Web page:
This week I struggled. Because of that, I have not been able to write down my thoughts and as a consequence my head felt as if it was about to explode. Even right at this moment I am struggling as I am staring at this white page where words are supposed to be. They say that you should write and write and write some more to become good at it and make it feel natural. I really want to believe that – so I suppose that is what I should do.
University has been really busy with essay deadlines, reading literature and preparing for a presentation. Besides that, there was one other major stress factor involved: my current Proficiency course is a course about creative writing. So far, the writing we have had to do has all been academic (or an attempt at being academic), and because of that peer feedback wasn’t all that scary. When I first heard that this was a course about creative writing and writing fiction and non-fiction I was really looking forward to it – until it hit me that I would have to write and people would have to read it. And not only that, they would have to criticise it. Having people read this blog is infinitely less scary because I don’t know half the people who do read it, and they do not have to have an opinion on it. Some people like it and undoubtedly other people do not, but I am not being graded. For university, people read it because they have to give (constructive) criticism. This led to a slight (or not so slight) state of panic and I found it very hard to cope. Writing stories is such a big part of me and of what I love doing, that any type of criticism scares me. In general, I have a fear of not being able to do things right. A fear of speaking in public and not being able to say the right thing, a fear of wearing the things I like because others might not like it, a fear of not being as good as others. A fear of failure. Of course I recognise that you can only get better at things if you keep improving yourself, and you cannot improve yourself if you are not open to constructive criticism.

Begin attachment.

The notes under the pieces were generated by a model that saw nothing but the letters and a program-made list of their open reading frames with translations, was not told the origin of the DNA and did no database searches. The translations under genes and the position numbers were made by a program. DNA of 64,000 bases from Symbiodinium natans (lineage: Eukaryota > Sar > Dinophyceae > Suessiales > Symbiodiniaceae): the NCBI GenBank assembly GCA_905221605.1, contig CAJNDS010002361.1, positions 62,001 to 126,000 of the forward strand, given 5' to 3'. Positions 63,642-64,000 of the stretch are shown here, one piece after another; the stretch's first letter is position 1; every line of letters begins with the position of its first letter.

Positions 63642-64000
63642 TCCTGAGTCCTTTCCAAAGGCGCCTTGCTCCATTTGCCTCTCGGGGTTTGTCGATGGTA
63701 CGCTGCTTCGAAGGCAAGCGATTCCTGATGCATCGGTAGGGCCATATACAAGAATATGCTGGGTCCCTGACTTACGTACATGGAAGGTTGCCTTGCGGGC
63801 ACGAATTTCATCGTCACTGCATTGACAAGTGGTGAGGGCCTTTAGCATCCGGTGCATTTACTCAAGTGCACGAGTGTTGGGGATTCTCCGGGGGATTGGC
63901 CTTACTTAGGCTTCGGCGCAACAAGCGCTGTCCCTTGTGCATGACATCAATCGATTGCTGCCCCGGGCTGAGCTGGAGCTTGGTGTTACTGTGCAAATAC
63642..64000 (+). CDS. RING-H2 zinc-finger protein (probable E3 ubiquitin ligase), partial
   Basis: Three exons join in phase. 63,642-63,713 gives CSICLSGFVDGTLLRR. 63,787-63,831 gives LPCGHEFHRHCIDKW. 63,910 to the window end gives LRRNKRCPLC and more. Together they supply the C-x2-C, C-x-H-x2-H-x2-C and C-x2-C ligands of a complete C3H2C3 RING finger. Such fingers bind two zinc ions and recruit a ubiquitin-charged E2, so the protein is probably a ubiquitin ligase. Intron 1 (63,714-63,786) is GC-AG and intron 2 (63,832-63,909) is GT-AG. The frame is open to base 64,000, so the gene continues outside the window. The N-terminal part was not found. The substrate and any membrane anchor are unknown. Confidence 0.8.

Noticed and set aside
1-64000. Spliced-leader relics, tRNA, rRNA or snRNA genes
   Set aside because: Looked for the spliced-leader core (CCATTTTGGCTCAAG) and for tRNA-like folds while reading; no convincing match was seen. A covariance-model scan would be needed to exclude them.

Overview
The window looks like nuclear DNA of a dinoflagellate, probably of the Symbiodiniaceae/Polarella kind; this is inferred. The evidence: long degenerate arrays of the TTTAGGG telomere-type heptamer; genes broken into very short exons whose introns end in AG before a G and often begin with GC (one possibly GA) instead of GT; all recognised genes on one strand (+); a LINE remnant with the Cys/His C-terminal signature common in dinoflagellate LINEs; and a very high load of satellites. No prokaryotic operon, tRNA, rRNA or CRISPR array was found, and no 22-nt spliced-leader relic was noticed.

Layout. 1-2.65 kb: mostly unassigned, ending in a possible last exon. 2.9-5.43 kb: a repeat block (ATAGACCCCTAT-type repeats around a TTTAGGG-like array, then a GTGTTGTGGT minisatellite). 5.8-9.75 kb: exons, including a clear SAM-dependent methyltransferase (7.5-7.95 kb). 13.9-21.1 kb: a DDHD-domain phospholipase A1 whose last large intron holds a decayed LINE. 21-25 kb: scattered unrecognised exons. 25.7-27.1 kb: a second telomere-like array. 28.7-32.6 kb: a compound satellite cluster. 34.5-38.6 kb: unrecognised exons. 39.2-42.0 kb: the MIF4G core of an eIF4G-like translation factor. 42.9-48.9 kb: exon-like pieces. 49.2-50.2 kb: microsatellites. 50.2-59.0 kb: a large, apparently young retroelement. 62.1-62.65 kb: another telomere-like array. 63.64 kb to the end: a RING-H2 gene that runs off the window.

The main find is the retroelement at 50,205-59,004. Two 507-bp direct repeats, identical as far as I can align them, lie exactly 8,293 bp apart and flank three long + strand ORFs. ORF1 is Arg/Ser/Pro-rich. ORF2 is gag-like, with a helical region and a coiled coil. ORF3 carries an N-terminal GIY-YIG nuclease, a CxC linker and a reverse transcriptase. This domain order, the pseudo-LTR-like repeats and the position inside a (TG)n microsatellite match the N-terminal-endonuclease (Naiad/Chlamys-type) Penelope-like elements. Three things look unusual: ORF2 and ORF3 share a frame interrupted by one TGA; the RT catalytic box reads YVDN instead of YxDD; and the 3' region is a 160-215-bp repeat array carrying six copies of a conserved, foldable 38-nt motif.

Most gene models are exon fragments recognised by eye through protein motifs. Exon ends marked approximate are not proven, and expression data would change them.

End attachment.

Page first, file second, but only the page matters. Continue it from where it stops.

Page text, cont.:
For the proficiency course, we had to create teams of four or five people, an “editorial team”. I only knew one of the group members but the rest seemed nice enough. I voiced my concerns and they were very nice about it – they understood why I felt nervous. For them, it felt just as any other (academic) writing exercise. In a way, writing something entirely new could have made them more nervous than I was, I suppose. I have written stories more often and have taken creative writing courses so I should know what I am doing. Their understanding was a relief to me and already I felt more comfortable around them. I did tell them not to take pity on me – it is my “problem” that I have issues with receiving criticism but at some point I have to learn. We planned our first meeting, which had to be very official: we had a chairman and a secretary, made agenda points and kept a log of what was being said. When I look back on that meeting, a thought comes into my mind – a thought that I have had so, so many times before but still have not learned from. Why did I worry about this so much? In retrospect, I really enjoyed our meeting. We exchanged feedback by pointing out both positive and negative aspects. Their feedback was such a big help – the parts that I had been struggling with could be fixed easily and were a great improvement to my story. Lately I have been trying to tell the people in my life that I appreciate them and what they do for me, and even though I did not know my group members very well I decided that they deserved that. They responded very well to it and I felt as if a weight had been lifted off my shoulders. Because of the meeting with my editorial team I have now finished the final draft of my short story and am almost ready to hand it in – I have yet to find a fitting title.
Having to cope with stress and a constant stream of worry and anxiety has been difficult. However, I do feel as if it is getting easier. Maybe only slightly, but easier nonetheless. Whereas a few years ago I could not get a grip on myself when I was panicking, now it takes me less time to get back on track. Whereas back then I had no clue how to change my thinking, at least now I am aware of the thoughts that I have and how they may or may not aid me. Granted, my feelings do not always agree with my thoughts when I try to turn a situation around or attempt some positive thinking, but recognising that my negative thoughts are perhaps not wholly accurate is of help. Although last week was difficult, I faced something that terrified me and experienced yet again that not everything is as scary as it seems.
“Our greatest glory is not in never falling,
but in rising every time we fall.”